Yet with the semester almost over many still don’t seem to understand that U.S. News and Forbes are not peer-reviewed academic journals. If I teach this course again — it’s rotating to a colleague next year — I should probably include assignments at the beginning of the semester in which students are explicitly graded on their ability to locate appropriate sources. Currently this information literacy skill is only assessed through the rubric attached to the three storymap assignments.

In my comparative politics course, I will soon try to run my Gerkhania simulation online for the first time. To make things even more interesting, the class is down to eight students and the simulation is heavily modified from previous versions. I’ll report what happens in a few weeks.

When I moved this course online a month ago, I converted a classroom exercise in analyzing journal articles into several graded assignments. In this type of assignment, students have to answer these questions:

  1. Article’s subject—what is the question, puzzle, or problem examined?
  2. What and where is the thesis?
  3. What is the theoretical perspective (rational actor, culture, structure)? How do you know this?
  4. What are the independent variables (causes) examined?
  5. What is the dependent variable (effect) examined?
  6. What is the conclusion of the author(s)?

My reason for doing this, other than filling up the remainder of an extended semester? It had become clear before the campus closed that students were often skipping over assigned journal articles and reading only the accompanying news stories that illustrated the articles’ theoretical arguments.

Some students are still unable to correctly identify an author’s thesis or conclusions — despite the classroom exercises during the first half of the semester. So in the future, students are going to get more instruction and more (graded) practice in how to read academic literature.

Yet more tips on moving teaching online

Chad and Amanda have already given their ideas on the crash move to online, so here’s my version too, in graphic form.

You can download a PDF version here.

As the others have said, you need to triage your teaching: what absolutely must happen and what’s just nice to have?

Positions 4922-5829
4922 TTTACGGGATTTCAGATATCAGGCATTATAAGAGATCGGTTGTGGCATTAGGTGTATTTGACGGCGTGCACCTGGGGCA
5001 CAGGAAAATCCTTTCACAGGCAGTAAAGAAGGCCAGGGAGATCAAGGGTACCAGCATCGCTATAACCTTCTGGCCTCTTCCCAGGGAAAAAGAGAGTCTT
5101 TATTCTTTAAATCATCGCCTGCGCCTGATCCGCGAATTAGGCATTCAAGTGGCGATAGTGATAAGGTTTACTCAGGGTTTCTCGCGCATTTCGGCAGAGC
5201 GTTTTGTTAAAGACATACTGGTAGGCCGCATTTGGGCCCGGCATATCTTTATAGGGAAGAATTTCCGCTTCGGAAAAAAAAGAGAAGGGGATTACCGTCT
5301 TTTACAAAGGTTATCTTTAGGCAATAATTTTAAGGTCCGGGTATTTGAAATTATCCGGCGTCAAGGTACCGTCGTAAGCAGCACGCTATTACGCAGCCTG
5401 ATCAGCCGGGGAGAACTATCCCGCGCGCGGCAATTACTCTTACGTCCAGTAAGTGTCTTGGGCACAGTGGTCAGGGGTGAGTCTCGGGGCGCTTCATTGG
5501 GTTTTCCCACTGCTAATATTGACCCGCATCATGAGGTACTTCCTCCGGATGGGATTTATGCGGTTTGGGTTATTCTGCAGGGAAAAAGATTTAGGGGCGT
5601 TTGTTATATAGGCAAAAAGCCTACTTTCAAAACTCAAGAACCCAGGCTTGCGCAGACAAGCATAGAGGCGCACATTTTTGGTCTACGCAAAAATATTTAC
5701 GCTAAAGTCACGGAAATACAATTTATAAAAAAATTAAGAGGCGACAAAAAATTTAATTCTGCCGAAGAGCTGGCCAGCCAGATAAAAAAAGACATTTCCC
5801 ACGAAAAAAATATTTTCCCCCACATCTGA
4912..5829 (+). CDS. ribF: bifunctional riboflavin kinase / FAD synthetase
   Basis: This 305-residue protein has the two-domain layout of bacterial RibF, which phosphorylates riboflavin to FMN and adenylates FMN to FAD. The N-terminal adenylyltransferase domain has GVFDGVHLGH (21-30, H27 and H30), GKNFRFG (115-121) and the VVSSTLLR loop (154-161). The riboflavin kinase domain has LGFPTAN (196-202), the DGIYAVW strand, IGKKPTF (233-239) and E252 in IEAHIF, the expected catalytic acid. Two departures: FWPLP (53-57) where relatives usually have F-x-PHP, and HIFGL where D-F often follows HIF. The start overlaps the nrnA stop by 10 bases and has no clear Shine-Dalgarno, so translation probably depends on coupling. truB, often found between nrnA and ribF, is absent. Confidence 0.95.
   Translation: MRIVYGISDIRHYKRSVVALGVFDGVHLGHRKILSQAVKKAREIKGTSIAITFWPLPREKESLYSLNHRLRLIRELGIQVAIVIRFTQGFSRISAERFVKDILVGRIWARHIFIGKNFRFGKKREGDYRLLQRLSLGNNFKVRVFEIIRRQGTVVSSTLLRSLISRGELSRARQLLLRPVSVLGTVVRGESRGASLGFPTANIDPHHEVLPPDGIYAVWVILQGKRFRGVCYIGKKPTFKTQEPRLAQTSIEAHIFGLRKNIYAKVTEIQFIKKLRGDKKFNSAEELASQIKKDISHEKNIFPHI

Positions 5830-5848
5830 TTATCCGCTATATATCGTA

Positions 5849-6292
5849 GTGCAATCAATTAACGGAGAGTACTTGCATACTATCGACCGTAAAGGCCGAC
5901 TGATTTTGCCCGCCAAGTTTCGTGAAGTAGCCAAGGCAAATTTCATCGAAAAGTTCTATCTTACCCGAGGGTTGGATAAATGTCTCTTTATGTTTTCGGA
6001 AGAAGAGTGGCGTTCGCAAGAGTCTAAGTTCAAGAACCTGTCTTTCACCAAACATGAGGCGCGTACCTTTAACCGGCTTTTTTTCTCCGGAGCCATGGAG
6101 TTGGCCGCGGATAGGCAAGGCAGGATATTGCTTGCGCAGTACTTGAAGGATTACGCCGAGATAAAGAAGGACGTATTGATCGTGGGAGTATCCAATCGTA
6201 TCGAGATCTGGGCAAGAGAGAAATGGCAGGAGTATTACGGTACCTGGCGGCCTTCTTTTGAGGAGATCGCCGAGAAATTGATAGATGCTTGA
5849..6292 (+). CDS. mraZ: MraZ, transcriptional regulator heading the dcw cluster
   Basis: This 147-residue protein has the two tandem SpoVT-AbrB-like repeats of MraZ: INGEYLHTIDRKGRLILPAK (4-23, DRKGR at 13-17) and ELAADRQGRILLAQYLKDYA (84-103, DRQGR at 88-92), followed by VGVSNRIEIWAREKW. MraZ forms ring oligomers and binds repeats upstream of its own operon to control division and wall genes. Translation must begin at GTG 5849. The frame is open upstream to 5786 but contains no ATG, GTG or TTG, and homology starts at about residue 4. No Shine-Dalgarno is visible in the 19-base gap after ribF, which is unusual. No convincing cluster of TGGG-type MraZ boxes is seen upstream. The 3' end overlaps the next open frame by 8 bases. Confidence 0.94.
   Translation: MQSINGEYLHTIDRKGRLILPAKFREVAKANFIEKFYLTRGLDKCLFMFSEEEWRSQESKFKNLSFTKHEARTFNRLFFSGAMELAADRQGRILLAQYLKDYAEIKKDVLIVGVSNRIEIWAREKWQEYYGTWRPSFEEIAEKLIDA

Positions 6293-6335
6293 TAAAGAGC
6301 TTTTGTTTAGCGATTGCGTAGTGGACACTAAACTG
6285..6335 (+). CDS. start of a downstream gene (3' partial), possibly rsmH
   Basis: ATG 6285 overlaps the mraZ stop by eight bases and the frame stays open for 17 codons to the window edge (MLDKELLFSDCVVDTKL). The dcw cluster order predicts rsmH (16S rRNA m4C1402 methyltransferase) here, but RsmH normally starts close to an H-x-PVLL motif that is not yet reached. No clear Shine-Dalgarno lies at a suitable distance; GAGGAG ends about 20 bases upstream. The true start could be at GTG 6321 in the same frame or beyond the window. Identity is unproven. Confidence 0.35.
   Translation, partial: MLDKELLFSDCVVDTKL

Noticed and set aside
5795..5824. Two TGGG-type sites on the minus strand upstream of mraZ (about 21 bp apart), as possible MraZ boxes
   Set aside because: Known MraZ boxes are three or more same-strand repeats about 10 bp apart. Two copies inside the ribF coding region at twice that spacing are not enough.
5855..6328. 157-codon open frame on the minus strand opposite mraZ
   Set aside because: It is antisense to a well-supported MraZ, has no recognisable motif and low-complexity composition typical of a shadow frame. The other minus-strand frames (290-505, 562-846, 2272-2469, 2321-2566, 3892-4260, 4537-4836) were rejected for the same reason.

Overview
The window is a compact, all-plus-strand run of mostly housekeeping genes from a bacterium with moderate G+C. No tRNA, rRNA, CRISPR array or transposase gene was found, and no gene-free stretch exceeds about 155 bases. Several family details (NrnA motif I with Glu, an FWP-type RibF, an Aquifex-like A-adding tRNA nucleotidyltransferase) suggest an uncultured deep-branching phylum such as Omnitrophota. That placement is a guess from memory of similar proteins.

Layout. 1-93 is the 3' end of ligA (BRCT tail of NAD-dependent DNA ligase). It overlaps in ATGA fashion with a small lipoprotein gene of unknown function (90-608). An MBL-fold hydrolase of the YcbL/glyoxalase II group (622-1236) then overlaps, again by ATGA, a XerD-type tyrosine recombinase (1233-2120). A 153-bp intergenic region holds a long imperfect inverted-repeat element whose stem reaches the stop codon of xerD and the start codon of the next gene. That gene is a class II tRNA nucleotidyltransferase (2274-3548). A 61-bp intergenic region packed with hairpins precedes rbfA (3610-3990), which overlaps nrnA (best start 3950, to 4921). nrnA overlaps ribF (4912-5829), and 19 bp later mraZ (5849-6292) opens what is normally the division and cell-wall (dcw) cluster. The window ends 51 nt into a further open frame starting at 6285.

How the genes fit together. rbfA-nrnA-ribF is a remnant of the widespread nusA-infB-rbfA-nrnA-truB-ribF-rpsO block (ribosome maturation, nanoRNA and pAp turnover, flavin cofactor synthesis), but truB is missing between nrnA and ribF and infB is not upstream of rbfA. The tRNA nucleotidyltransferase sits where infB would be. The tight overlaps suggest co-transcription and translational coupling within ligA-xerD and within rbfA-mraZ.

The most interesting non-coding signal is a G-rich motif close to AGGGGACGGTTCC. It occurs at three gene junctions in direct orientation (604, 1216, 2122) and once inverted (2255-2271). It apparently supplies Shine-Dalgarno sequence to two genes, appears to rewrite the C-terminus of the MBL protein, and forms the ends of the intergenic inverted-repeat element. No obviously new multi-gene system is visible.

If you’re struggling, then ask colleagues, both within your institution and beyond: there are lots of great people on Twitter (start with the @ALPSblog follow list).

When Students Ignore Feedback

While I don’t comment on student writing nearly as much as some professors do, I expect students to at least read what I do write. A colleague recently pointed out that our Canvas LMS displays a date stamp at the top right of the Speedgrader web page when a student has viewed a previously-submitted assignment after an instructor has commented on it. I had never noticed this before, I guess because the date stamp’s font is rather small. Here it is, indicated by the red arrow:

This feature became very useful in a course in which students are required to write a series of memos that all have the same format. Last week, a student taking the course sent me this email:

I’m not sure what is expected from the assignments, my memo 3 was completely different from 2 yet your comment says see comments about memo 2. I am a second semester senior doing grad classes that had a 3.6 gpa last semester. Somehow I’m failing every single assignment in a freshman level class, while still attending every single class except one and participating in class basically every session. 

I looked at the student’s submissions for memos 1, 2, and 3 — no date stamp. My comments had been ignored. My reply to the student’s email:

The memo is a standard method of efficiently communicating information that is used in a wide variety of professional environments. I’m surprised you haven’t yet had much of an opportunity to practice this form of writing, so here is what I am willing to do: you can earn up to 10 points by emailing me by noon on Friday a memo that discusses how well you incorporated my feedback on your Memo 1, provided by my comments on your work on Canvas, into your Memo 2, and the same for Memo 3 in respect to my comments on your Memo 2.

Completion of my “extra credit opportunity” would have required the student to admit that he had not read my comments and thus ignored the feedback I had provided.

The student did not respond.